No, algae is a primary producer.

They have chloroplasts that posses chlorophyll a and b, giving them a bright green color.

Algae are saprotrophs. (take their food in solution form from dead and decaying matter.)

Humans use algae as food, in chemical industries, medicine industry, etc.

No, algae help in sewage disposal, conversation of rocks to soil.

Algae usually are identified with the color green, but they actually occur in a great range of colors and hues, depending on the kind of algae and in some cases on the way they are grown. The colors are due to pigments (colored molecules) within individual cells.

Algae are sometimes considered plants and sometimes considered “protists” (a grab-bag category of generally distantly related organisms that are grouped on the basis of not being animals, plants, fungi, bacteria, or archaeans).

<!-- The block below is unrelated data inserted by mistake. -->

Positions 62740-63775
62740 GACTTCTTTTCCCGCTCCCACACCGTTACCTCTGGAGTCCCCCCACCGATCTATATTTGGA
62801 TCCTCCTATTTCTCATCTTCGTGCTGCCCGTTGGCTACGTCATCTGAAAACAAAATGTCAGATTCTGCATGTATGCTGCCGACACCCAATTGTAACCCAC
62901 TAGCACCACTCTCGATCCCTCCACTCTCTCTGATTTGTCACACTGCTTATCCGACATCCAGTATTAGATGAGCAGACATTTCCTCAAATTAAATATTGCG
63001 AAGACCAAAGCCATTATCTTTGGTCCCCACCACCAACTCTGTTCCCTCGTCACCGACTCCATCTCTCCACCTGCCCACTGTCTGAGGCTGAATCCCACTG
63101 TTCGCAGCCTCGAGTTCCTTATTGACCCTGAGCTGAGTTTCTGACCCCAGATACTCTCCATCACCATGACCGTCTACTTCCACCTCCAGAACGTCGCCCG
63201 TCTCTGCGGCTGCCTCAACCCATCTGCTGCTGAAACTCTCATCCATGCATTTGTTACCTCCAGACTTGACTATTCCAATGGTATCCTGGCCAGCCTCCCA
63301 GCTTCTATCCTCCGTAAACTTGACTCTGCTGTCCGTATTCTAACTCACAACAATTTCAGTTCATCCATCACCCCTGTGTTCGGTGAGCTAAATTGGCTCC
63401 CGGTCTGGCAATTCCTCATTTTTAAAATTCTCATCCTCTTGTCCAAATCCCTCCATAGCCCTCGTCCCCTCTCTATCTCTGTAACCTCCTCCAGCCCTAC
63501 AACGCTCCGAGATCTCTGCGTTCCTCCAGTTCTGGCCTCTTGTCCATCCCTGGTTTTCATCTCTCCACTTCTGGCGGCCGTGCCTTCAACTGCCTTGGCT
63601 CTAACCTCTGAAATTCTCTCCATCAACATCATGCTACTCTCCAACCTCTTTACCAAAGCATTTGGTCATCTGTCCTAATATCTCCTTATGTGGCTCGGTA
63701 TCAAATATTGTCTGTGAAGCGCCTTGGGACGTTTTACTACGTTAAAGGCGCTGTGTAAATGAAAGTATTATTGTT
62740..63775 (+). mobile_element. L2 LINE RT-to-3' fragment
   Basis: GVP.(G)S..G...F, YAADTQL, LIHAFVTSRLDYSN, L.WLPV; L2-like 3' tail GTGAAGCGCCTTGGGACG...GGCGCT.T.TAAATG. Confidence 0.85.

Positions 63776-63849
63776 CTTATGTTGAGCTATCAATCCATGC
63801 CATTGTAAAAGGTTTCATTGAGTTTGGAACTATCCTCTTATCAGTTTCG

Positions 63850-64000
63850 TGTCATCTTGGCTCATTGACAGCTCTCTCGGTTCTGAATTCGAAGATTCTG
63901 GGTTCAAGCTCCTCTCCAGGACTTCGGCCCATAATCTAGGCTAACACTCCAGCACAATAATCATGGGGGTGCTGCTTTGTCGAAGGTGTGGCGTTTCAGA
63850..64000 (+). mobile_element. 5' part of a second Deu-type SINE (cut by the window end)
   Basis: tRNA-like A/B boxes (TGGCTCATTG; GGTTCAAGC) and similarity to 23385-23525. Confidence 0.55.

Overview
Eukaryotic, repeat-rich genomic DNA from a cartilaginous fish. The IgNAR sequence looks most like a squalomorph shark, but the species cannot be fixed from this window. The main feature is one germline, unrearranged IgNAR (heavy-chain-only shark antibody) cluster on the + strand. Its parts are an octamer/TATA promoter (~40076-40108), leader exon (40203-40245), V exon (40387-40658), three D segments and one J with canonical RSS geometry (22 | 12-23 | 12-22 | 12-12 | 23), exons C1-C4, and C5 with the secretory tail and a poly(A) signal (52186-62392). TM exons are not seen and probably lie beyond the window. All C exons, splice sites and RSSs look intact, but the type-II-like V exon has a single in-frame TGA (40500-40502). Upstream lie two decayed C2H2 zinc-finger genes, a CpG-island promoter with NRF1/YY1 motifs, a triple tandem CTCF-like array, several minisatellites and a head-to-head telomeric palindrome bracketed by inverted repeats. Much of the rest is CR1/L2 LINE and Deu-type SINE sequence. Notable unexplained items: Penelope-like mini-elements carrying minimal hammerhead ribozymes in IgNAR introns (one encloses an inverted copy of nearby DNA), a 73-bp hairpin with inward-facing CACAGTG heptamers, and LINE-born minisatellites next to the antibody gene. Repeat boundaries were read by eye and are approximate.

Red tides, blue-green algae, and cyanobacteria are examples of harmful algal blooms that can have severe impacts on human health, aquatic ecosystems, and the economy. Algal blooms can be toxic. Keep people and pets away from water that is green, scummy or smells bad.

There are 11 types of algae such as Chlorophyceae (Green algae), Phaeophyceae (Brown Algae), Rhodophyceae (Red Algae), Xanthophyceae (Yellow-Green Algae), Chrysophyceae (Golden Algae), Bacillariophyceae (Diatoms), Cryptophyceae, Dinophyceae, Chloromonadineae, Euglenineae, and Cyanophyceae or Myxophyceae (Blue-green algae).

There are three groups of Macroalgae such as brown algae (Phaeophyceae), green algae (Chlorophyta), and red algae (Rhodophyta).